Two years of work on new local plan for development in East Cambridgeshire is scrapped

PUBLISHED: 14:34 26 February 2019 | UPDATED: 11:06 01 March 2019

Two years of work on a new local plan for East Cambridgeshire. Full council meeting on February 21. Picture: CLARE BUTLER.

Two years of work on a new local plan for East Cambridgeshire. Full council meeting on February 21. Picture: CLARE BUTLER.

Archant

Two years of work on a new local plan for East Cambridgeshire was scrapped after district councillors claimed it "disempowered communities".

East Cambridgeshire District Council [ECDC] voted to revert back to their 2015 local plan at a meeting of the full council in Ely on Thursday.

The council claimed that if it had accepted the inspector’s latest recommendation, green spaces would be at risk, extra housing could be built in Soham and the council’s flagship community land trust policies would be deleted.

Cllr Coralie Green said the plan had changes the council “could not accept” and insisted that changes by an inspector on this scale should be “challenged at Westminster”.

She added: “The withdrawal has not been taken likely and it’s a bitter disappointment, but we believe it is within the interest of our communities.”

The plan was labelled “extreme and unprecedented” by Cllr Mark Hugo, bearing “no resemblance” to what the council originally wanted.

However, in recent weeks, the inspector’s comments had been welcomed by members of the Kennett Action Group fighting proposals for 500 new homes in their village.

Councillor Lorna Dupre, Liberal Democrat council group leader, insisted that by withdrawing the plan it was “denying” communities the opportunity to be consulted.

She said: “This is riding roughshod over our communities by denying them the opportunity to be consulted over what the changes might be to them. This is a betrayal of localism and over our parishes.

“There has been an appalling lack of transparency it all of this.”

Ian Allen from Witchford Parish Council clapped along with other members of public seated in the gallery, after he said at the start of the meeting he had “lost faith” in the council after parishes weren’t consulted.

ECDC were also warned by the Housebuilders Federation that by withdrawing the plan they were putting themselves at risk of “huge uncertainty” for businesses and residents in the district.

Planning committee chairman Cllr Joshua Schumann said: “These modifications are so significant and it would have left the plan that we submitted as unrecognisable.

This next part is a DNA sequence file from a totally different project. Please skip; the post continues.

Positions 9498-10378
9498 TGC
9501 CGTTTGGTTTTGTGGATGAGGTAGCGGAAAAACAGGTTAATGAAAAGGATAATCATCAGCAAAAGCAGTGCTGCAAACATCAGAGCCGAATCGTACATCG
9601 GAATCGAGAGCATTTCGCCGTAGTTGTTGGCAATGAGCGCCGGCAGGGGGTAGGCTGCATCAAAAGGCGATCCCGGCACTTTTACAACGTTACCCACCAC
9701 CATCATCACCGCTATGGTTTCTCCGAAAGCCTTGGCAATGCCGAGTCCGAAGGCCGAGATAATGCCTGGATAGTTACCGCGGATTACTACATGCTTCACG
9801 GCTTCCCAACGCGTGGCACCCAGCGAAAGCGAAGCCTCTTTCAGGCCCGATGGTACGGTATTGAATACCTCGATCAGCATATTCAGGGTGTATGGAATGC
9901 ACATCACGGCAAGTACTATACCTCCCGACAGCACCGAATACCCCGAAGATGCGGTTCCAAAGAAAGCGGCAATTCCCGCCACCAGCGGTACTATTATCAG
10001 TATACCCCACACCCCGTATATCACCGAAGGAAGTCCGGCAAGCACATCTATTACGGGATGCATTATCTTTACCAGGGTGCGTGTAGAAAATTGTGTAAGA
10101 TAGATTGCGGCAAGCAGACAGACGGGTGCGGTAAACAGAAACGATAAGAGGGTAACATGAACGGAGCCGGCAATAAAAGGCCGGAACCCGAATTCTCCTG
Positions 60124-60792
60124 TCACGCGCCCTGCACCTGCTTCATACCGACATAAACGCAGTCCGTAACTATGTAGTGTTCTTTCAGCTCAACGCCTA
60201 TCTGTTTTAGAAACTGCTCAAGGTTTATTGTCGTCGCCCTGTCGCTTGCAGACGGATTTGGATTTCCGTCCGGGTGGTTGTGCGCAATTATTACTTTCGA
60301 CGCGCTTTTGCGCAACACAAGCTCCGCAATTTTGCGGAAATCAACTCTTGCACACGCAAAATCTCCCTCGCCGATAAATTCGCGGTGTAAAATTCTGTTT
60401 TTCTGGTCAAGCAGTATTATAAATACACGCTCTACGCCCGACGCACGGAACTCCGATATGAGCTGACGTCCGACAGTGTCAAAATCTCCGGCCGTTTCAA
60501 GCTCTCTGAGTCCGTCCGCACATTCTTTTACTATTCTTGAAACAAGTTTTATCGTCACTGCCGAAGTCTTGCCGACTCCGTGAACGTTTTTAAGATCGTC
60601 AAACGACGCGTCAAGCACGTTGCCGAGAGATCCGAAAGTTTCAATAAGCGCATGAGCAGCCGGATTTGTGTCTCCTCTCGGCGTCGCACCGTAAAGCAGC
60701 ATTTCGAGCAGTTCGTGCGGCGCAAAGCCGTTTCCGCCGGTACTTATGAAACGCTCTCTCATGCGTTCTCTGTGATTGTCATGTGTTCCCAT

“Why would be consult them [parishes] when it’s not what we want for East Cambridgeshire?

“The 2015 plan has its challenges but it belongs to us and the residents – not just an inspectorate.”

Cllr Matthew Shuter said: “When we were first told of this [the plan] I had to check my diary to see if it was April 1.

“It’s a complete disgrace to local democracy.”

Deputy council leader Cllr Anna Bailey said she felt the inspector had “ripped through” their wishes.

“We cannot accept this; it would leave our communities disempowered for years to come,” she said.

“It would be a plan imposed on the district by the inspectorate.”

In a recorded vote all councillors, except for the three Lib Dem members, voted in favour of the motion to revert back to the 2015 plan.

Cllr Lorna Dupre, Cllr Christine Whelan and Cllr Sue Austen abstained.

The Housebuilders Federation attacked the council ahead of a meeting on Thursday that could see two years work on a new plan abandoned.

Mark Behrendt, planning manager for local plans at the federation, said: “East Cambridgeshire has consistently under delivered on new homes and the inspector’s proposed changes would have helped ensure that the backlog in supply was addressed earlier.

“By not planning properly for its future housing the council risks losing out on the huge social and economic contribution house building makes.

“Not only would the local area be missing out on major investment that would deliver more jobs, affordable housing and improvements to infrastructure it will also mean that the council are less likely to benefit from the additional funding from central government.

He said: “The approach taken by the council will mean that the backlog in housing needs will not be delivered leading to worsening affordability in an area where average house prices are nearly 10 times average incomes.”

Mr Behrendt warned: “Since the Government is committed to building an ambitious 300,000 homes per year across the country, East Cambridgeshire has to ensure that it is doing its part to meet the targets given. The local plan in part was helping to ensure these targets were met.”

“It is a requirement under the planning system to have an up to date local plan in place. Government is currently targeting those local authorities that do not have an adopted plan and putting them into ‘special measures’.”

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